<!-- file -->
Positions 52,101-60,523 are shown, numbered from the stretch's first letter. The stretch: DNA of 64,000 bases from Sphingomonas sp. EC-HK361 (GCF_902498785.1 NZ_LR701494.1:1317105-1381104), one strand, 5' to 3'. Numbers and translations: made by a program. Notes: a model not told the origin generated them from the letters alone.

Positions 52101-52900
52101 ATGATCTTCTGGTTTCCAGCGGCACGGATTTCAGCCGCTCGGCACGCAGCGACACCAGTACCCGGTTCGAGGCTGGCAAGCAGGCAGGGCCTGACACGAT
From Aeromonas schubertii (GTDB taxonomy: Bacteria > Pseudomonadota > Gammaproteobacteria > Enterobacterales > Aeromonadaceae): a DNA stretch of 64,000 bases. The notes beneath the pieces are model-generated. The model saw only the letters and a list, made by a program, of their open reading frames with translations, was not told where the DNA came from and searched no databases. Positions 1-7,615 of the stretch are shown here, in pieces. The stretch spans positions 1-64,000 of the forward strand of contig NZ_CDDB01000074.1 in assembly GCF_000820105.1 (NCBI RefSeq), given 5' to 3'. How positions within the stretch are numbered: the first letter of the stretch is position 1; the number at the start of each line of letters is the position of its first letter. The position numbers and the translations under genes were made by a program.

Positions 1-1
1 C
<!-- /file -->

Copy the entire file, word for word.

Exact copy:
Positions 52,101-60,523 are shown, numbered from the stretch's first letter. The stretch: DNA of 64,000 bases from Sphingomonas sp. EC-HK361 (GCF_902498785.1 NZ_LR701494.1:1317105-1381104), one strand, 5' to 3'. Numbers and translations: made by a program. Notes: a model not told the origin generated them from the letters alone.

Positions 52101-52900
52101 ATGATCTTCTGGTTTCCAGCGGCACGGATTTCAGCCGCTCGGCACGCAGCGACACCAGTACCCGGTTCGAGGCTGGCAAGCAGGCAGGGCCTGACACGAT
From Aeromonas schubertii (GTDB taxonomy: Bacteria > Pseudomonadota > Gammaproteobacteria > Enterobacterales > Aeromonadaceae): a DNA stretch of 64,000 bases. The notes beneath the pieces are model-generated. The model saw only the letters and a list, made by a program, of their open reading frames with translations, was not told where the DNA came from and searched no databases. Positions 1-7,615 of the stretch are shown here, in pieces. The stretch spans positions 1-64,000 of the forward strand of contig NZ_CDDB01000074.1 in assembly GCF_000820105.1 (NCBI RefSeq), given 5' to 3'. How positions within the stretch are numbered: the first letter of the stretch is position 1; the number at the start of each line of letters is the position of its first letter. The position numbers and the translations under genes were made by a program.

Positions 1-1
1 C